RICE: Yes. I think it's enormously important for the Iraqis to be in a position to speak for themselves, that is to have a government that is now just a couple of weeks from regaining sovereignty and full responsibility for Iraqi affairs.

The fact is that for quite a long time Iraqi ministers have been running various ministries, the Iraqis have been playing a major role in their own lives. But they're about to become a sovereign government. And so having the members of this new government be able to speak out is extraordinarily important.

I think they've made some very important statements. I note that the prime minister has been particularly concerned to tell Iraqis that it is important now that everybody unite to stop the violence, a lot of which is Iraqi against Iraqi because the insurgents and the terrorists who want to stop progress are, of course, going to try to intensify their efforts over the next couple of weeks as they move toward sovereignty.

And it's extremely important for Iraqis to be able to speak out about that. It's important for the international community to speak out against this kind of violence.

And, yes, I do also think it's a good thing that the Iraqis will be able to urge passage of a U.N. Security Council resolution. They've had input into it. They've made clear their views. We will see exactly when it's done but it's obviously a very good thing that the Iraqis can speak for themselves. QUESTION: (OFF-MIKE) reservations, the latest version now is so weak, it almost can be (UNINTELLIGIBLE).

And also about the reform that was reported in the New York Times yesterday, the emir of Qatar was not invited because of Al Jazeera.

Does the U.S. government want to shut down Al Jazeera? And how can you talk about democracy if you are hostile to the only free media (UNINTELLIGIBLE)?

RICE: I don't think anybody has suggested the shutting down of Al Jazeera. I do think people have suggested that it would be a good thing if the reporting were accurate on Al Jazeera and if it were not slanted in ways that appear to be at times just purely inaccurate. And so that's been the issue with Al Jazeera.

The people who were invited -- not everybody was invited to the summit, but what the invitations do say is that there are a number of leaders who wish to come here, have discussions about reform. They wish to have an opportunity to talk with members of the G-8 about the deepening and broadening efforts at reform that are taking place in the Middle East as indigenous efforts.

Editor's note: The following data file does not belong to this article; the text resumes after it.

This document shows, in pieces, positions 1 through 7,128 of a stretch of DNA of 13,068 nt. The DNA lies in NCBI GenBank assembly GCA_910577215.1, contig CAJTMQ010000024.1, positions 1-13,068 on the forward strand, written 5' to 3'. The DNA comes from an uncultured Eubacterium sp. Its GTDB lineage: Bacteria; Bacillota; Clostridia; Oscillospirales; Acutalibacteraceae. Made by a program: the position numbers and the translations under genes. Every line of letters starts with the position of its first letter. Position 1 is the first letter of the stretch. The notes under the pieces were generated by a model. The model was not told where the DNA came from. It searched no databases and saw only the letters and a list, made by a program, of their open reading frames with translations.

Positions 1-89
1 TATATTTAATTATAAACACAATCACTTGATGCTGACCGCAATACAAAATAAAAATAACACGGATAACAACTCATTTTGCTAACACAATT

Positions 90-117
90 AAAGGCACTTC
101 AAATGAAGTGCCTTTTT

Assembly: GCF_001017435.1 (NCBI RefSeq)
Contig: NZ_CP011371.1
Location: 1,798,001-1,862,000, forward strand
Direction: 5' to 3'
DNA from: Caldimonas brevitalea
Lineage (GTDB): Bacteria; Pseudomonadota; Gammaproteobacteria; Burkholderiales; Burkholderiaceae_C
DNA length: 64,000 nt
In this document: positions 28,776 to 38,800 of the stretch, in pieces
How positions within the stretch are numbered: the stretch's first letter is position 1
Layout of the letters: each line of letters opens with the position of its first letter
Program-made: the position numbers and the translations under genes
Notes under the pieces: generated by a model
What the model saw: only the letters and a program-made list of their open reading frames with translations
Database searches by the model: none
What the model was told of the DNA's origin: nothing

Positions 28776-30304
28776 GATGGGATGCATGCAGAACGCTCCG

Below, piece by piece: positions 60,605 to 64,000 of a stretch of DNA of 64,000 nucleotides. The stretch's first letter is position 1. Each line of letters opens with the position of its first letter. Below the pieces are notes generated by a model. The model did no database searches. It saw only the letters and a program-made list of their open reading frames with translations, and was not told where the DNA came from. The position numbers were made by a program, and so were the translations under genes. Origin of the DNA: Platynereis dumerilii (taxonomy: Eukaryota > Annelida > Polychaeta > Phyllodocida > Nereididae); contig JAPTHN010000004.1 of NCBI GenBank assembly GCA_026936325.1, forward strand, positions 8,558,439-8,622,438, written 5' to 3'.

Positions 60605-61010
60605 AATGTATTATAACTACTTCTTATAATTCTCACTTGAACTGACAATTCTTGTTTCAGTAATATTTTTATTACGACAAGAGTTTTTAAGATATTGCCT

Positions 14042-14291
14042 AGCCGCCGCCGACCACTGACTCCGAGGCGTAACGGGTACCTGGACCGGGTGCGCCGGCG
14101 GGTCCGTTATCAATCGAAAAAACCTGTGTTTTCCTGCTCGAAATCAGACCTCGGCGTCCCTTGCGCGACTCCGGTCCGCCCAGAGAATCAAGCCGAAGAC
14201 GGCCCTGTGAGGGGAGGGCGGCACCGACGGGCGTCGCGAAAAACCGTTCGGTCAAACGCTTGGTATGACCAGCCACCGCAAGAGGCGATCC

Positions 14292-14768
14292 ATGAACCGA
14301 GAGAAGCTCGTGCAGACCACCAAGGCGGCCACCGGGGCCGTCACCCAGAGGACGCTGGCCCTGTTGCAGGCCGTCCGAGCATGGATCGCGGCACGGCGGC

Nobody really believes that democratic development can be somehow forced from the outside. That's simply not the case. But that the Middle East is a region that is in need of change is a view that is shared by everyone who is coming to the summit, and certainly by the members of the G-8.

I think you will see that reflected in both the political statement and in some of the follow-on action items that are there. It is a very strong -- will be a very strong affirmation of the need for reform and change in the Middle East; for the need for modernization in the Middle East, because, in fact, you cannot have the kind of economic renaissance that needs to take place in the Middle East without doing something to enhance the creativity of your people, the ability of women to participate in life, the ability of people to pursue their own dreams and aspirations.

And so there's a very good common agenda here on economics, on political side, on a variety of issues.

It's a very strong statement. It does key off of what we thought was a very good statement by the Arab foreign ministers, and then the Arab summit; the Alexandria conference, which was held.

We want to be a partner with members of the nations of the Middle East and civil society and people who are fighting for change, but it has to start somewhere.

And as the president said in his Whitehall speech, it simply can't be put on hold any longer.

The idea that we were somehow buying stability by turning a blind eye to the absence of freedom has been exposed and exposed in the form of extremism. And so we have to get on about this agenda, and I think we have a very good opportunity to do that here at the G-8.

QUESTION: Can you tell us, since OPEC has agreed to raise oil production levels, what do you expect in the way of a statement from the leaders here by -- coming by Wednesday or Thursday?